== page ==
September 10th, 2004


The Ryugyong Hotel

Confession: I am a major international news junkie. I mainline news services, papers, and weblogs to a degree that's pretty abnormal. Because I have a tendency to forget that abnormality, I often wind up surprised in conversation when people don't know about one thing or another.

One thing that keeps surprising me: a lot of folks don't realize how truly batshit crazy North Korea is.

How batshit crazy? This batshit crazy:
The Ryugyong was designed to have 3,000 rooms, but at the time it was built only a few thousand people were allowed into the country per year, and almost none of them were destined for Pyongyang. Even today, after the establishment of the Kŭmgang-san tourist region, the DPRK only sees about 130,000 tourists per year. Every single one of them could book a week-long stay in the Ryugyong and the hotel would still be significantly under capacity.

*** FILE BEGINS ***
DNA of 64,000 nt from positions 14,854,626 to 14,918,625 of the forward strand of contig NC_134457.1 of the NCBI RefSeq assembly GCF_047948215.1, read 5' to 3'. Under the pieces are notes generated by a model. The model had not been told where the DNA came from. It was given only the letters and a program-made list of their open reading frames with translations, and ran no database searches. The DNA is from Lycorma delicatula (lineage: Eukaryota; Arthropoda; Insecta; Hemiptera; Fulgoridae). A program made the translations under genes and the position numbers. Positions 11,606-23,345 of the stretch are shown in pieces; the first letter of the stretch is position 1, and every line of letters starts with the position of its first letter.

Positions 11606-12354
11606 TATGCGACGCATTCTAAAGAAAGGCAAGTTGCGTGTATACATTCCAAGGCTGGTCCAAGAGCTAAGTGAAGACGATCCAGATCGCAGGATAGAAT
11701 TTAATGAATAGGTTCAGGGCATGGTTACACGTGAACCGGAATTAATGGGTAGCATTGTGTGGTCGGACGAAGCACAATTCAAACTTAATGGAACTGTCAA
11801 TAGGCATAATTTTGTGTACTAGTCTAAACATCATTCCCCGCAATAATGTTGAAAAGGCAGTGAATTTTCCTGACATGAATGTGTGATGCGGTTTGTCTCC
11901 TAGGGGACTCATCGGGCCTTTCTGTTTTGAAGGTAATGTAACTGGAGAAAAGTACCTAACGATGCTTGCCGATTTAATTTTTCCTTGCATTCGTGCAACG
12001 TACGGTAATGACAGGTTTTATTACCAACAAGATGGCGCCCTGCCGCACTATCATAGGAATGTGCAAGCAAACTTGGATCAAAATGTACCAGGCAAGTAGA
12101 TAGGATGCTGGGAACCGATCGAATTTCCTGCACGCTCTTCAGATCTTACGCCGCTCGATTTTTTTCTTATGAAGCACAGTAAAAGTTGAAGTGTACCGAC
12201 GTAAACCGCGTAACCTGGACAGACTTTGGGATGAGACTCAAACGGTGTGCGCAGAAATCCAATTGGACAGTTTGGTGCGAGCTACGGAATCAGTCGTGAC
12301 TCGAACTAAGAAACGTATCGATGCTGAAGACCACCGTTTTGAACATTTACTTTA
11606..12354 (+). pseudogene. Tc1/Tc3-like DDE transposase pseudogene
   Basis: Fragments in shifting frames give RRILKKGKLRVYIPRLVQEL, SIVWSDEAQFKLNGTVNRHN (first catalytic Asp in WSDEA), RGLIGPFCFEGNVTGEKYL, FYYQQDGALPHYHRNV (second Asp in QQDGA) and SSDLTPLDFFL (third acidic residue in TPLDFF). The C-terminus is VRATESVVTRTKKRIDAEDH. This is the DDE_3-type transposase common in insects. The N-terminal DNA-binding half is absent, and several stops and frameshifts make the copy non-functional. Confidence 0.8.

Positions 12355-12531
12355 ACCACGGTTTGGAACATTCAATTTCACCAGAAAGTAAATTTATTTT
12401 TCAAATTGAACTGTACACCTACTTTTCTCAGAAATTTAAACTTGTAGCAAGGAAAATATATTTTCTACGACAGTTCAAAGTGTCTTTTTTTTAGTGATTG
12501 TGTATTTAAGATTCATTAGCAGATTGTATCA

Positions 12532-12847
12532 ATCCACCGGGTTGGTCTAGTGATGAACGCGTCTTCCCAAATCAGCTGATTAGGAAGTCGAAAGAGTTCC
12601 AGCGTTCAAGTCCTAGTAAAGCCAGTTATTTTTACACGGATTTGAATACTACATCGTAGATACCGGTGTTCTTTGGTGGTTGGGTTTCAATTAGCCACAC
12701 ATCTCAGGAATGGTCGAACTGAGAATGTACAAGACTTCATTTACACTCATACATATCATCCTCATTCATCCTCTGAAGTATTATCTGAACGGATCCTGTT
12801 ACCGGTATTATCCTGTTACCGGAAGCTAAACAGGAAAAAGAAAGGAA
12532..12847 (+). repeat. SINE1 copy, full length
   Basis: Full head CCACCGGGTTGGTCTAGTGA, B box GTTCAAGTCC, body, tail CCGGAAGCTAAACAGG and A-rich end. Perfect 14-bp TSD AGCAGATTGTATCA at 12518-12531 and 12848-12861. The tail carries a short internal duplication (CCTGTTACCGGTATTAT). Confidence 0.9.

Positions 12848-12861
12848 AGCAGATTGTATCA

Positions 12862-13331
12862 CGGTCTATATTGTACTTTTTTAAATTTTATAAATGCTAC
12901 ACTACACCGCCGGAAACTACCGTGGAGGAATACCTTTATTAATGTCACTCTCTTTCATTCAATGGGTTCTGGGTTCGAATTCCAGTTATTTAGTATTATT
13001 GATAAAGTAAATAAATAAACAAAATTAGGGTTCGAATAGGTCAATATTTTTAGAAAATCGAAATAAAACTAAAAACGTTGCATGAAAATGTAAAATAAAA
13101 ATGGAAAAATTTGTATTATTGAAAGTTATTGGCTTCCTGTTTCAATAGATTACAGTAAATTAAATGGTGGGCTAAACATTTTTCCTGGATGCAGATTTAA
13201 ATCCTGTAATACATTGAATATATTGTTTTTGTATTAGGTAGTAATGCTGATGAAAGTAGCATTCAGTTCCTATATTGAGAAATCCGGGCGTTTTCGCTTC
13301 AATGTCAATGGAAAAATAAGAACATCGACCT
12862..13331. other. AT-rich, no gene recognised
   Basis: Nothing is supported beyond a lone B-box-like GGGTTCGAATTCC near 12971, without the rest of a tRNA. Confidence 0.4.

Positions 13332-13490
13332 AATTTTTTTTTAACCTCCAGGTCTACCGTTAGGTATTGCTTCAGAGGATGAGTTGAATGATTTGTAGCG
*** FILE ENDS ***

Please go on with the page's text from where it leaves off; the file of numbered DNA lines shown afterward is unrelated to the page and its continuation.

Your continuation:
. . .The same sense of pride that drove them to build the Ryugyong has driven the North Koreans to an almost pathological level of denial about the building. It's no longer on the city's maps. Guides claim not to know where it is. No one speaks of it. This state of affairs is made all the more surreal by the fact that the almost incomprehensibly massive Ryugyong is visible from every part of Pyongyang. It hangs over the horizon, never far out of sight. The ultimate expression of the idea of the elephant in the corner.

Want more? OK! Here are some North Korean propaganda posters that have to be seen to be believed. And here's a web site devoted to North Korea's only subway -- be sure to check out the maps and photos. But remember:
"There are very few maps available of the Pyongyang Metro. In general, tourists are not allowed to move freely through the city, so there is little need for them."